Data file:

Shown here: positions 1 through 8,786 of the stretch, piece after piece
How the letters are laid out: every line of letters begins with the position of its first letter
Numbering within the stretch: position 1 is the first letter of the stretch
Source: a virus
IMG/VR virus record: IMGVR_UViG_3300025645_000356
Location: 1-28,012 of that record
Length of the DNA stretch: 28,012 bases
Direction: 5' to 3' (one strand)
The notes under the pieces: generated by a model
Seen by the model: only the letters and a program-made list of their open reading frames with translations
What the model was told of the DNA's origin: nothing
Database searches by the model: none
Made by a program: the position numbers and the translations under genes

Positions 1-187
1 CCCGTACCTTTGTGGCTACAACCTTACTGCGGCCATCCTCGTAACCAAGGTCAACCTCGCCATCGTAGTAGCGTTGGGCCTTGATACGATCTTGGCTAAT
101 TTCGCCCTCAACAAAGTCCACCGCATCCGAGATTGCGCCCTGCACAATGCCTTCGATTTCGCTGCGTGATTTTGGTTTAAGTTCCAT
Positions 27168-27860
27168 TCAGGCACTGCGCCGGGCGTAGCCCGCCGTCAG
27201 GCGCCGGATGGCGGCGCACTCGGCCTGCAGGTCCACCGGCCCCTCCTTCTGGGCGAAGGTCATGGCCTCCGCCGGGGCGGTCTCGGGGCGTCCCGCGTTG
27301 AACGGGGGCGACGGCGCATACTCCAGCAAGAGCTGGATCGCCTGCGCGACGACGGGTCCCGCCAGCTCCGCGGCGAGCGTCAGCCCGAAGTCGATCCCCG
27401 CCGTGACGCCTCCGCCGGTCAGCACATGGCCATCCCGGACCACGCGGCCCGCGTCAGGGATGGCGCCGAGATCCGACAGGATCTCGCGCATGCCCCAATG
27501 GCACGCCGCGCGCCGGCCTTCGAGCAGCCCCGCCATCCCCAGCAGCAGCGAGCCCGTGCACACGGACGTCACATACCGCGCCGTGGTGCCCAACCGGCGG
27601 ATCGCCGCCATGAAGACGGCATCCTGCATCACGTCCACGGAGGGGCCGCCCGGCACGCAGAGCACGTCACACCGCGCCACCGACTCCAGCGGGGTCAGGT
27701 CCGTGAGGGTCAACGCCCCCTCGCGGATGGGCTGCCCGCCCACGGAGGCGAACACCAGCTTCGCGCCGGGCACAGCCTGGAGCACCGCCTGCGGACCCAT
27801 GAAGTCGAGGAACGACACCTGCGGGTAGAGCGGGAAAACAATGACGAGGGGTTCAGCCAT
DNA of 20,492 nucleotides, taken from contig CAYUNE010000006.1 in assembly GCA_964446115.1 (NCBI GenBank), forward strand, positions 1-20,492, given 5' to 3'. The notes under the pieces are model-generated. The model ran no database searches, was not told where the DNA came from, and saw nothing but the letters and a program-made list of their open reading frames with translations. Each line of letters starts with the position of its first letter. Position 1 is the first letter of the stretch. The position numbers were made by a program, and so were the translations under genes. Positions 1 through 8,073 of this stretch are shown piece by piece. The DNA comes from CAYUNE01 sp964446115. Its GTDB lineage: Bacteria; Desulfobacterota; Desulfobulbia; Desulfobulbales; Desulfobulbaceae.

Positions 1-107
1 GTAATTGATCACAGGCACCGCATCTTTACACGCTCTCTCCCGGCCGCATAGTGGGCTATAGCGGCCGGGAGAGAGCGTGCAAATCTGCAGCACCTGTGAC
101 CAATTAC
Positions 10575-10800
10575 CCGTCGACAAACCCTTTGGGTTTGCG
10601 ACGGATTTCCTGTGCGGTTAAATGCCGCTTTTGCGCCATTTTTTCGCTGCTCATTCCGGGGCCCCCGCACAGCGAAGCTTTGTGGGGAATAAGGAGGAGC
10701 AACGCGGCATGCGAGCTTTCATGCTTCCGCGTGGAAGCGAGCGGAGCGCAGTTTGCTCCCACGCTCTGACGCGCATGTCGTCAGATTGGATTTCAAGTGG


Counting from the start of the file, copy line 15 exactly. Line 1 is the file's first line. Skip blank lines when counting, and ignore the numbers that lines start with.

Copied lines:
1 CCCGTACCTTTGTGGCTACAACCTTACTGCGGCCATCCTCGTAACCAAGGTCAACCTCGCCATCGTAGTAGCGTTGGGCCTTGATACGATCTTGGCTAAT